Dogs Down Under
Field trials are flourishing in Australia and the English Springer is proving popular both as a working dog and for rabbit control, says David Tomlinson.
When Peter Moxon wrote his classic book Gundogs: Training and Field Trials 60 years ago, the section entitled choice of breed was short and simple. He discussed our familiar retrievers and native spaniels along with setters and the (English) pointer, but the Continental HPRs are dismissed in three short sentences. The reason was simple: apart from a few German shorthairs that had recently been imported, HPRs were virtually unknown in this country at that time.
Today, of course, it’s a very different matter, and there’s a choice of more than a dozen different Continental breeds to choose from. But while we Brits may have been busy importing different breeds to the UK, many of our traditional breeds have been exported around the world. Some years ago, when visiting Tasmania, I met a couple of very handsome English springers, but they were of
show rather than working stock. However, I was interested to learn from their owner that English springers are popular both as pets and as show dogs in Australia, though I didn’t learn anything about working springers down under.
Shooting Times is read widely, so I was delighted but not surprised when I received a recent email from Stephen Sapsead, telling me about his Glastonpark English springer kennel in the Central Highlands of Victoria. Stephen was prompted to write to me because of my liking for traditional springers that have both bone and substance, a preference that he shares. He went on to explain that although he has lived in Australia for over 30 years, he comes from Somerset and still calls it home, adding that he is lucky enough to return to the UK for a few weeks every year.
48 Shooting Times & Country Magazine 16 March 2011
His passion for springers started in his childhood, and he has owned and trained them for over 40 years. It was this lifelong enthusiasm that finally persuaded him to start what he believes is the first professional gundog kennel in Australia.
He went on to tell me “the interest that has been generated here in recent years for springers is amazing. Any litter that we breed is sold before the pups are even born, and to follow that there is a waiting list for the next litter. Many pups go to English people who have migrated here, and since the resurgence of rabbits the shooting fraternity has been getting back into springers. This means that field trials are flourishing once again after 10 years in the doldrums
“When I was a lad in Somerset the springers were a much heavier type of dog than most of those seen in England today: modern English dogs tend to be lighter-built, smaller and often not much bigger than a cocker. In my opinion if you want a cocker then buy one, don't try and breed springers down to that size. With this in mind we have started to produce more substantial dogs. Our dogs will hunt the thickest patch of brambles and they have the size and presence to give it a good shake to find the game that’s hiding inside. At the same time we also breed for the traditional springer strengths of fine temperament and biddability.”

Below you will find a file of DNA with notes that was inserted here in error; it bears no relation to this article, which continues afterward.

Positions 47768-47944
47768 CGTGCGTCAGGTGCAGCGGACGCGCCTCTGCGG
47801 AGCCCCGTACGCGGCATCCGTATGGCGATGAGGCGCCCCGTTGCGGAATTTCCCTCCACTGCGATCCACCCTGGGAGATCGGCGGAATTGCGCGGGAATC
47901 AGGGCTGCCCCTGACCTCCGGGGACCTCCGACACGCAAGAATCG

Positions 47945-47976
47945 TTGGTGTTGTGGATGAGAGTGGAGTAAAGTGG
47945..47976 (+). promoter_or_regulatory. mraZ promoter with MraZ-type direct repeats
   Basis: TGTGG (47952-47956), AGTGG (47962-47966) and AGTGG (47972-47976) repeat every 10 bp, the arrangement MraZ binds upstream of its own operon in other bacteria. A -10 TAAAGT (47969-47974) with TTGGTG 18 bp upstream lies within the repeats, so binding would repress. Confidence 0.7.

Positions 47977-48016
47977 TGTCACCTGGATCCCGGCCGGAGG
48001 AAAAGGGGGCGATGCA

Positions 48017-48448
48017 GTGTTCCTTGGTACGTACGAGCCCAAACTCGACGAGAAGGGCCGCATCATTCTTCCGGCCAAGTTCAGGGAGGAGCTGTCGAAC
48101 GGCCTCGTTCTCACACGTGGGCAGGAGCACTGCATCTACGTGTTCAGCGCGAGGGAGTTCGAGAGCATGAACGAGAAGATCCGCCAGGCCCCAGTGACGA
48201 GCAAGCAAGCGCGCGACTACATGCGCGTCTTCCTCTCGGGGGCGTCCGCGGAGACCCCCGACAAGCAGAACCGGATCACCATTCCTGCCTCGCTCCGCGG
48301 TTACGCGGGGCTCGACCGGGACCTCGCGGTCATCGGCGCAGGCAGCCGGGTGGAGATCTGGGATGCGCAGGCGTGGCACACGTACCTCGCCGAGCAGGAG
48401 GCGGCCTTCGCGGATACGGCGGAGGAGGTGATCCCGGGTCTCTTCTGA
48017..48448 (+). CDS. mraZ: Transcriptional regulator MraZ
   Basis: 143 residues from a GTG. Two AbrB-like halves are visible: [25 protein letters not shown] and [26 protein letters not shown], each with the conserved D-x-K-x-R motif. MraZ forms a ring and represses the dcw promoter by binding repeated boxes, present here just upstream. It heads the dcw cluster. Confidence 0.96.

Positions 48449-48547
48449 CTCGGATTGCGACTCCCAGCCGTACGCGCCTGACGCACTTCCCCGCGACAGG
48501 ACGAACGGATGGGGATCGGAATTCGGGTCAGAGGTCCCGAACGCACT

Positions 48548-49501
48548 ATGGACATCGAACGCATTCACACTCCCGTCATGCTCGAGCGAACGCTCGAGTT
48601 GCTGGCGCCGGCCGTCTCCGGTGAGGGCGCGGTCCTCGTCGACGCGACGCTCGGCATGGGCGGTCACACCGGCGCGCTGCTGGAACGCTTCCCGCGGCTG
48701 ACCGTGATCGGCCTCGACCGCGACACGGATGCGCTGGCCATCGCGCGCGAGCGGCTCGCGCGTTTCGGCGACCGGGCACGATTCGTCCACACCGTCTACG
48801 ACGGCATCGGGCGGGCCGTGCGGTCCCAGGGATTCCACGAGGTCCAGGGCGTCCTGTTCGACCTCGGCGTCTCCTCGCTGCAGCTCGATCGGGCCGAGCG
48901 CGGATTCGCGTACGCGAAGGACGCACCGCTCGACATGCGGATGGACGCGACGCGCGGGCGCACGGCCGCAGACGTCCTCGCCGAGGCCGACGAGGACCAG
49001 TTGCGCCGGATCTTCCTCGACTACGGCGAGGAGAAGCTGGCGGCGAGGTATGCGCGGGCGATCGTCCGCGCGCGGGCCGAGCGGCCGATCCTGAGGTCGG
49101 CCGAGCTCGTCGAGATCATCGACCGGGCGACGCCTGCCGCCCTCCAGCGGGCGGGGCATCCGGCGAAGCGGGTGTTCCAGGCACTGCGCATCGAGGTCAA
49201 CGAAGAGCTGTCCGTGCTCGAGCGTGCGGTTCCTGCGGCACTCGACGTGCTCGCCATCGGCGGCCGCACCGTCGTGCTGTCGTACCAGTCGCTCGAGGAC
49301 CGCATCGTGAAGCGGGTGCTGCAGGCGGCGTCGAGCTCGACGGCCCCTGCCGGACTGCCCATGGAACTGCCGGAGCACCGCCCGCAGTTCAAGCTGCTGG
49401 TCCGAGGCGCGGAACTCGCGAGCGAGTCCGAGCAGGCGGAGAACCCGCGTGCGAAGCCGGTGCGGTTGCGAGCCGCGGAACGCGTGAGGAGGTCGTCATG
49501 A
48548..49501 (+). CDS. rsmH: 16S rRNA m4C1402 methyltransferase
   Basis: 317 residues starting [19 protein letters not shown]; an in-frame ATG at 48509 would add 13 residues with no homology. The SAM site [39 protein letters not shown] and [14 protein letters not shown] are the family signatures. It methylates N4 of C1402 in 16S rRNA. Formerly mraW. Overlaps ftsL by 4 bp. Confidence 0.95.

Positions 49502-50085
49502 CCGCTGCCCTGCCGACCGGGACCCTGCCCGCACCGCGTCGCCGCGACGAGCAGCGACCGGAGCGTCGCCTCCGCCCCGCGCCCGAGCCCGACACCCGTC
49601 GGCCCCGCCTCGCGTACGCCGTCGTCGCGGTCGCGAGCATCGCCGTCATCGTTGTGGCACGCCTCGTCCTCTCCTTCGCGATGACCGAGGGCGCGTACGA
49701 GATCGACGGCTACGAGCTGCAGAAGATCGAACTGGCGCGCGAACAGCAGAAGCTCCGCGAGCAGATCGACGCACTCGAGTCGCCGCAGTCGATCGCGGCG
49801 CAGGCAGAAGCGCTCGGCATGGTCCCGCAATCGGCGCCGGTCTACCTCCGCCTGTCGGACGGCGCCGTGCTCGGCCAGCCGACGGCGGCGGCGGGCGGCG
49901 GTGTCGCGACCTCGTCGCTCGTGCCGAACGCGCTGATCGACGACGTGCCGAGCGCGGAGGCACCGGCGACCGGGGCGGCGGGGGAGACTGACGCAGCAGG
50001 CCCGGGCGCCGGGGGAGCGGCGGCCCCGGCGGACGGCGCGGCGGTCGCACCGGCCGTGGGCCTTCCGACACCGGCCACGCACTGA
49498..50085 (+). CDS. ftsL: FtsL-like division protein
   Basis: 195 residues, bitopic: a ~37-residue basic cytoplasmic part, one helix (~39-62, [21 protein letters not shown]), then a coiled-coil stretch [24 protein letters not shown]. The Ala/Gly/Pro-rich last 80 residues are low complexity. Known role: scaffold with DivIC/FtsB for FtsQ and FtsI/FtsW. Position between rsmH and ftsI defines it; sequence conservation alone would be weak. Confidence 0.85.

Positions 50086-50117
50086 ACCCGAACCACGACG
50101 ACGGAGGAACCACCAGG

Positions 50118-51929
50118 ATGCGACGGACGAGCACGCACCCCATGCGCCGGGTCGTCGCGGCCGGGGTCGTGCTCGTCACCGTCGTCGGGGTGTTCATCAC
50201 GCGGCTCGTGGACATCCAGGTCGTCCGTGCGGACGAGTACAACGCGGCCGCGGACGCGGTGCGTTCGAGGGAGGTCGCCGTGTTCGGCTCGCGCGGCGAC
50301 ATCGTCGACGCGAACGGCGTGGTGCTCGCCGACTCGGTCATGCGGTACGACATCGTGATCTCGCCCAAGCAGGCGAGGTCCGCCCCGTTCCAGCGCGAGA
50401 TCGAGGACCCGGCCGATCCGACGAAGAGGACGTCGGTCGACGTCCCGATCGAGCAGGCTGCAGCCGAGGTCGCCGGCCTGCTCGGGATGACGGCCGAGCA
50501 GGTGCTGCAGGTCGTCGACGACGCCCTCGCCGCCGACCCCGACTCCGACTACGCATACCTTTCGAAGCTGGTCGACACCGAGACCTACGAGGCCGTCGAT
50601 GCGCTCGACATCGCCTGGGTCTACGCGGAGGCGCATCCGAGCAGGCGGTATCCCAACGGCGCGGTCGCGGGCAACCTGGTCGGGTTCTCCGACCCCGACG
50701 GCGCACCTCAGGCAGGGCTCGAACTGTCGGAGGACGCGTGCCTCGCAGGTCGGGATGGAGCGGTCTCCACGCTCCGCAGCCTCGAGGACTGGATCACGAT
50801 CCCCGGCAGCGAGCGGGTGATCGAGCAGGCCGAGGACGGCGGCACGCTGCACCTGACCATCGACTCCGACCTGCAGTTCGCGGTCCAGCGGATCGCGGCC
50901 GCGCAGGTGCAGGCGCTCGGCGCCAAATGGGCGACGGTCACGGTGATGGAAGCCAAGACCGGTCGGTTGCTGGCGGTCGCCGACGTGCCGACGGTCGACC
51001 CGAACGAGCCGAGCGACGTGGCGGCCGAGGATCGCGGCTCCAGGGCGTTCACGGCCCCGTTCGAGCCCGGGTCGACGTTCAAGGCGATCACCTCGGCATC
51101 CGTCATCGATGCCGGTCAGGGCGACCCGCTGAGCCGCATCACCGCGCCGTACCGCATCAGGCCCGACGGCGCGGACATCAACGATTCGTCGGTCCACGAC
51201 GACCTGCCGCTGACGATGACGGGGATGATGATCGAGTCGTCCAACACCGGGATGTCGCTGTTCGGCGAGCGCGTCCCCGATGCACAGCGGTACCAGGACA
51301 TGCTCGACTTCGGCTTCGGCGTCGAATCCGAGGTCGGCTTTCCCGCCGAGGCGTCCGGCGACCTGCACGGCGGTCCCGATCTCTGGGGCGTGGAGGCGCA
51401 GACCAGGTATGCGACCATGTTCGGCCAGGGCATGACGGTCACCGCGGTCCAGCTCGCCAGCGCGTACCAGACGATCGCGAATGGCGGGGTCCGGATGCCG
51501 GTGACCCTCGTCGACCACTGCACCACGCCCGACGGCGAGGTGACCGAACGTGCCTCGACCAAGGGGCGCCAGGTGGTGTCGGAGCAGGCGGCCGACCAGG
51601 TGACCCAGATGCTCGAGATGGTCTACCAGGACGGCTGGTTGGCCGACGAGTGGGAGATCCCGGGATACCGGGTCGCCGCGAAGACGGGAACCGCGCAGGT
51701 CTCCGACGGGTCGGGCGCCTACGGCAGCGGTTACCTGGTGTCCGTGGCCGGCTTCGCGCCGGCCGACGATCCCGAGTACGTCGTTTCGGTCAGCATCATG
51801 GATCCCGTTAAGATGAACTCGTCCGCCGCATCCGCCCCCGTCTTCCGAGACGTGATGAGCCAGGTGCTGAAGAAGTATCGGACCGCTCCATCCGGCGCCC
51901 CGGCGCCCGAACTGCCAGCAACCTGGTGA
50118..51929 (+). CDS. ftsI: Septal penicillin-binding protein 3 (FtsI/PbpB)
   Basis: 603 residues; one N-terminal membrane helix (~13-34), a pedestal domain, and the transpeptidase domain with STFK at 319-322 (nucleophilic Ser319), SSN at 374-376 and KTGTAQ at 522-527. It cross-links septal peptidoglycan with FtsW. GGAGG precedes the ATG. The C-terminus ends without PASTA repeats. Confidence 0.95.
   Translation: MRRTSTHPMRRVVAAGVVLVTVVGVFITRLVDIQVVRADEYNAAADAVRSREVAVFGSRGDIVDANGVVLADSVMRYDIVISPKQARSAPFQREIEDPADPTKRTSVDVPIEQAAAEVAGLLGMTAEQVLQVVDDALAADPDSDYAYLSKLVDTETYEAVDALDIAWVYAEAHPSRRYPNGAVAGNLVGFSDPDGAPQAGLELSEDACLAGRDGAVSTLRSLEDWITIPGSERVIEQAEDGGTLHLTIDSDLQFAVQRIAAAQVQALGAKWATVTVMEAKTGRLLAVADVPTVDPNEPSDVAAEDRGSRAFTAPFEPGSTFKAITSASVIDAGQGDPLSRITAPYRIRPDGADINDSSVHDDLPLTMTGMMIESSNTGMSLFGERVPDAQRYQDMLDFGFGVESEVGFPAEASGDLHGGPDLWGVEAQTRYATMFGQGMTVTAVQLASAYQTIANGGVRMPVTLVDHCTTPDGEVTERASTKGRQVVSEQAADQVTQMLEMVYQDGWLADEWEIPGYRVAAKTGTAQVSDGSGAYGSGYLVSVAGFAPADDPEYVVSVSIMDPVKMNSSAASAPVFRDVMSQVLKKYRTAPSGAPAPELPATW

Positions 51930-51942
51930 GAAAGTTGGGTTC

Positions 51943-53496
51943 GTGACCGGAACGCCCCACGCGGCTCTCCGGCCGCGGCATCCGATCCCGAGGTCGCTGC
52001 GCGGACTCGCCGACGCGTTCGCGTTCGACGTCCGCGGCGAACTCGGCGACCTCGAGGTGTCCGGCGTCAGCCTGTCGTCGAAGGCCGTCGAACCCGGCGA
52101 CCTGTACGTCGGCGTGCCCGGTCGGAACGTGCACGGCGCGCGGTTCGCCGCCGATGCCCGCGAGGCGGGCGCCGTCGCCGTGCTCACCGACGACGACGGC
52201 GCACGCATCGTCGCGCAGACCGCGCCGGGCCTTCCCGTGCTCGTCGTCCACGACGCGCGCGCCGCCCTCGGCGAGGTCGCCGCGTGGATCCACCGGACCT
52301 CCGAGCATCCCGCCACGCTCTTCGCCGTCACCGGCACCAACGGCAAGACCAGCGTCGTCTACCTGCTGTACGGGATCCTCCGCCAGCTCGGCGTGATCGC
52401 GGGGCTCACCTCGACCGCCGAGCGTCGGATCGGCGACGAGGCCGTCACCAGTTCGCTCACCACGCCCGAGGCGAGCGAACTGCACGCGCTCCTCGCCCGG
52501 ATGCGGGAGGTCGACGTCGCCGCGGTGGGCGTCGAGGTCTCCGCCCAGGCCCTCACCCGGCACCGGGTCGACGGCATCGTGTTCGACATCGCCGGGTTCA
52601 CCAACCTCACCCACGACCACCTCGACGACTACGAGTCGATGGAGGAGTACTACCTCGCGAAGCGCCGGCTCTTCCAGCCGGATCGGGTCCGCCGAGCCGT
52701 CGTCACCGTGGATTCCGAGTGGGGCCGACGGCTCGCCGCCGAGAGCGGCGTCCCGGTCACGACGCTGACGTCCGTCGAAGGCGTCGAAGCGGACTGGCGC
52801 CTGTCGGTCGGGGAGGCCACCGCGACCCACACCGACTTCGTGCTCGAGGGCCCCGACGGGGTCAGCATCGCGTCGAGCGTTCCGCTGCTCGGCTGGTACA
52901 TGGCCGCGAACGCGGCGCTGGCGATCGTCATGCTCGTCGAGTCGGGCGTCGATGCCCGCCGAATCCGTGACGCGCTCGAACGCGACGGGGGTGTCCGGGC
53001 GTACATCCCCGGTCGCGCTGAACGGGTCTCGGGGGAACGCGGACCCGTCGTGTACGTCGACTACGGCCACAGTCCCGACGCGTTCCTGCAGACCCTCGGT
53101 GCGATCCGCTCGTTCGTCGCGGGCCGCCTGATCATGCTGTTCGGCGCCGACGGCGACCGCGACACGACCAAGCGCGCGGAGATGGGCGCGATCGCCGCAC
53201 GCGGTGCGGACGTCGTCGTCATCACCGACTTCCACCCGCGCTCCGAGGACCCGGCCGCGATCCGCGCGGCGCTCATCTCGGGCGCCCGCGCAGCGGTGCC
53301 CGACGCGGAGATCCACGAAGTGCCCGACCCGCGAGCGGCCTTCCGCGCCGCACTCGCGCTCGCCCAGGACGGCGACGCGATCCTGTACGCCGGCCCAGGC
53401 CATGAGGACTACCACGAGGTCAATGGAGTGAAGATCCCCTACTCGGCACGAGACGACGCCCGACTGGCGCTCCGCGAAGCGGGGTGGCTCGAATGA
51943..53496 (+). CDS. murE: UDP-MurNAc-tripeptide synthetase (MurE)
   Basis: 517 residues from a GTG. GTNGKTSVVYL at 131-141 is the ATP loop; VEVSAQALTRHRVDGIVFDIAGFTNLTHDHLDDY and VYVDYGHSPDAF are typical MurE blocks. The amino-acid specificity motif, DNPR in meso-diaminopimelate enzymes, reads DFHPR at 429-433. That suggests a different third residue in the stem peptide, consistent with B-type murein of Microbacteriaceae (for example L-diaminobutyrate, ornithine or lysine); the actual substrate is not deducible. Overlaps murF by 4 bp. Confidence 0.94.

The policy at Glastonpark is to keep 30% of the puppies bred, and some of these are placed out on breeding terms to approved homes. This is a sensible system, as it allows the kennel to retain its gene pool, and choose exactly which dogs it plans to breed from. Trained dogs are
English Springers at an Australian field trial that the Victorian Gundog Club, of which Stephen is president, organises 12 field trials a year,
also occasionally available, offered in three levels depending on age, experience and ability.
Stephen is the president of the Victorian Gundog Club (VGC), which he tells me is “the most prestigious gundog club in Australia and is affiliated with the Victorian Canine Association, the governing body for all things dog. The VGC is responsible for organising 12 field trials a year covering all the disciplines of pointers and setters, utility dogs (the term used by Australians for HPRs), retrieving trials and spaniel and retriever field trials. In Australia retrievers run in the same trials as springers and the handler has to shoot over his or her dog. There is only one judge and a steward and the judge has a brace of dogs under him at a time. The dogs wear a red or white collar as in coursing.
“A few years ago there was a breakaway from the Victorian Canine Association by a large contingent of gundog enthusiasts who set up the Working Gundog Association of Australia (WGAA), under the Australian Sporting Shooters Association. The WGAA also run trials but concentrate mainly on retrieving and pointer and setter trials. The only branch of WGAA to hold spaniel trials in recent years has been New South Wales. These are spaniel- only trials and are run under a two-judge system rather like the UK.”
Termite Detection Dogs
I was interested to hear that dogs from Glastonpark have gone on to become sniffer dogs with both customs and the army, and also termite-detection dogs, a job I’d never considered before but an important one in Australia where termites can wreck buildings. I was also fascinated to learn that springers from Glastonpark are being used for rabbit eradication on Macquarie Island, a World Heritage Site some 1500km south of Tasmania and home to nearly 4 million pairs of breeding seabirds, including 850,000 pairs of royal penguins.
Now that’s somewhere I’d really like to go rabbit shooting over springers, but it might be stretching ST expenses a little to get there.
Shooting Times & Country Magazine 16 March 2011 49
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